A capitalist economic system is characterized by private ownership of assets and business. A capitalist economy relies on free-markets to determine, price, incomes, wealth and distribution of goods.

A socialist economic system is characterized by greater government intervention to re-allocate resources in a more egalitarian way.

There are also different aims of the economic systems.


  • Capitalism is unconcerned about equity. It is argued that inequality is essential to encourage innovation and economic development.
  • Socialism is concerned with redistributing resources from the rich to the poor. This is to ensure everyone has both equal opportunities and in some forms of socialism – equal outcomes.


  • Capitalism: Private businesses will be owned by private individuals/companies
  • Socialism: The state will own and control the main means of production. In some models of socialism, ownership would not be by the government but worker co-operatives.


  • Capitalism: It is argued that the profit incentive encourages firms to be more efficient, cut costs and innovate new products that people want. If firms fail to keep up, they will go out of business. But, this business failure allows resources to flow to new more efficient areas of the economy. Something known as ‘creative destruction’
  • Socialism: It is argued that state ownership often leads to inefficiency because workers and managers lack any real incentive to cut costs. One joke under Soviet Communism was ‘They pretend to pay us. We pretend to work.’


  • In capitalist economic systems, the state doesn’t directly provide jobs. Therefore in times of recession, unemployment in capitalist economic systems can rise to very high levels, e.g. 20% + in Great Depression
  • Employment is often directed by the state. Therefore, the state can provide full employment even if workers are not doing anything particularly essential. Socialism is sometimes associated with Keynesian demand-management attempts to stimulate the economy in times of slump. Keynes himself was not a socialist.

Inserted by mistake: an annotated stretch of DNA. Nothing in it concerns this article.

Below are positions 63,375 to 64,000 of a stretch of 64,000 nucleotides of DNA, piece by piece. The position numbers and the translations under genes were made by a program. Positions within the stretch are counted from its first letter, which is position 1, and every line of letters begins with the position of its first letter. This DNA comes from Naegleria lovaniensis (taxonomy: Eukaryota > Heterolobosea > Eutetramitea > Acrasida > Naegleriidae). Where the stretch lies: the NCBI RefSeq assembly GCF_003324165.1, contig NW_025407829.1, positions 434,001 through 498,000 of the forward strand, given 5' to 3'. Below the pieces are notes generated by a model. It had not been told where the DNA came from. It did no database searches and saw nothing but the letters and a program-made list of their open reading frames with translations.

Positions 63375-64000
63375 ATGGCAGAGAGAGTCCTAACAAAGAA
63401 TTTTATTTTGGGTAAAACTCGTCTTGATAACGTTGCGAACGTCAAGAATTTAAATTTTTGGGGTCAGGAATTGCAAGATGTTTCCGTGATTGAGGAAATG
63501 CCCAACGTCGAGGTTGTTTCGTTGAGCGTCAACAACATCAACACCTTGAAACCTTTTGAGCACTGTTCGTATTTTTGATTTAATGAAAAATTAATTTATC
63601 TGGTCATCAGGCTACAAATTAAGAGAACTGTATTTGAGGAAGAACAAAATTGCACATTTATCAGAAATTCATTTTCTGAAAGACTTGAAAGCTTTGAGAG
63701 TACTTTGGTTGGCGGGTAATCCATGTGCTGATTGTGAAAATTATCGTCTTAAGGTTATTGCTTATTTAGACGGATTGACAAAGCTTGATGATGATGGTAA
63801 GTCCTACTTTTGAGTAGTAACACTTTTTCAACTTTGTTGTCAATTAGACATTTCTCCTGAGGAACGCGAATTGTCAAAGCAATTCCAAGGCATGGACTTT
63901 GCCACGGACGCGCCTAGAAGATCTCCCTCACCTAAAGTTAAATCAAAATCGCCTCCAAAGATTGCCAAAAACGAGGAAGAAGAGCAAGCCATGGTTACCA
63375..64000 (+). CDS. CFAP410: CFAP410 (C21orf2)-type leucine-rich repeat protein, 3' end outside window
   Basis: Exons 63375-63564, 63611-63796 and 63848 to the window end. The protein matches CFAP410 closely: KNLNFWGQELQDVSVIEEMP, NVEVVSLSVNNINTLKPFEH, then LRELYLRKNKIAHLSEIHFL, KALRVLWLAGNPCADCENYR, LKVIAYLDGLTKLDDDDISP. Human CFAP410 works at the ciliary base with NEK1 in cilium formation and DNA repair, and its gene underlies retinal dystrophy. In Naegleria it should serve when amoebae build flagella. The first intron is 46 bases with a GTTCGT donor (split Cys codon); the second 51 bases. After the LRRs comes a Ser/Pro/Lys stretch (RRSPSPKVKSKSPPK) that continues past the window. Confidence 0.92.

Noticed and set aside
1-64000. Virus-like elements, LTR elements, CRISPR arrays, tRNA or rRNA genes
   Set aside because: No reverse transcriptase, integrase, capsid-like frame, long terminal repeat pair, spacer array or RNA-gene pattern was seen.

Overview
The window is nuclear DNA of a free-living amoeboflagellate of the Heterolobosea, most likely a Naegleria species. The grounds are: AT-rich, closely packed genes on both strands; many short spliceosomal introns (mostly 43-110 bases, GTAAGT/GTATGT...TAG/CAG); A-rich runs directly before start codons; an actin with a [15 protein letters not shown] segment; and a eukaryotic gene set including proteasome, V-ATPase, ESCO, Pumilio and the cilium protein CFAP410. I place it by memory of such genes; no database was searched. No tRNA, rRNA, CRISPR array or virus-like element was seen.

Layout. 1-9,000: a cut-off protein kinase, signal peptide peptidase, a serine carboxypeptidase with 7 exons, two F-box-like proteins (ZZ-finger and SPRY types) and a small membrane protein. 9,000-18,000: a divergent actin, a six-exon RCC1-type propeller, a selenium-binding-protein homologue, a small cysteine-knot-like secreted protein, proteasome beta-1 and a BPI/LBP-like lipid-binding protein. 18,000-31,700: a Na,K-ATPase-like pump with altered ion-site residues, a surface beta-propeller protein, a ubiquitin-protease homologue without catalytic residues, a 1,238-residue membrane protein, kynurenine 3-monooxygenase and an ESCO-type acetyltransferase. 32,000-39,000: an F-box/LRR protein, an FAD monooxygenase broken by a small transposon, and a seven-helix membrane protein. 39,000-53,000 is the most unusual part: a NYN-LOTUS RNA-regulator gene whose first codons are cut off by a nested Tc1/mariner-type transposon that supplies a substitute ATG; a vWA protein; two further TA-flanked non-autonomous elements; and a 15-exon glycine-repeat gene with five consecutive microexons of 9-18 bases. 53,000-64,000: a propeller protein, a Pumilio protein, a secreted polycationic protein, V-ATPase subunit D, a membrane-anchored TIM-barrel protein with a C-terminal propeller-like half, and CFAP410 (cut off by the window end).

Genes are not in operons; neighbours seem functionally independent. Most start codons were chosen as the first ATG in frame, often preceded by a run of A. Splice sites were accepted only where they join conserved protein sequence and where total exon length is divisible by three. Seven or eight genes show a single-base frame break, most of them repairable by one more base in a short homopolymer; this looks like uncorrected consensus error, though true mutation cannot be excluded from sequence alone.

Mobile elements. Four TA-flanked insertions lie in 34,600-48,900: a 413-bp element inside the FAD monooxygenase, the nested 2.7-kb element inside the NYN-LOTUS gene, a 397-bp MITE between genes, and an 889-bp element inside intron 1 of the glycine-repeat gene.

Price controls

Prices are determined by market forces. Firms with monopoly power may be able to exploit their position and charge much higher prices.

In a state-managed economy, prices are usually set by the government this can lead to shortages and surpluses.


There are many different forms of ‘socialism’ from totalitarian ‘Communist regimes’ To democratic socialist parties in Western Europe, who pursue a pragmatic form of redistribution aiming for equality of opportunity rather than equality of outcome.

Pragmatic socialism

Some forms of socialism, adopt a more pragmatic approach. Many industries are left in private hands a recognition free-markets are more efficient in producing goods. However, the socialist society attempts to use progressive taxation and social spending to provide a minimum safety net. Important public services are run directly by the government.

Responsible capitalism

Many ‘advanced capitalist societies’ have considerable government intervention. The government may provide unemployment benefits and public spending on infrastructure, healthcare and education.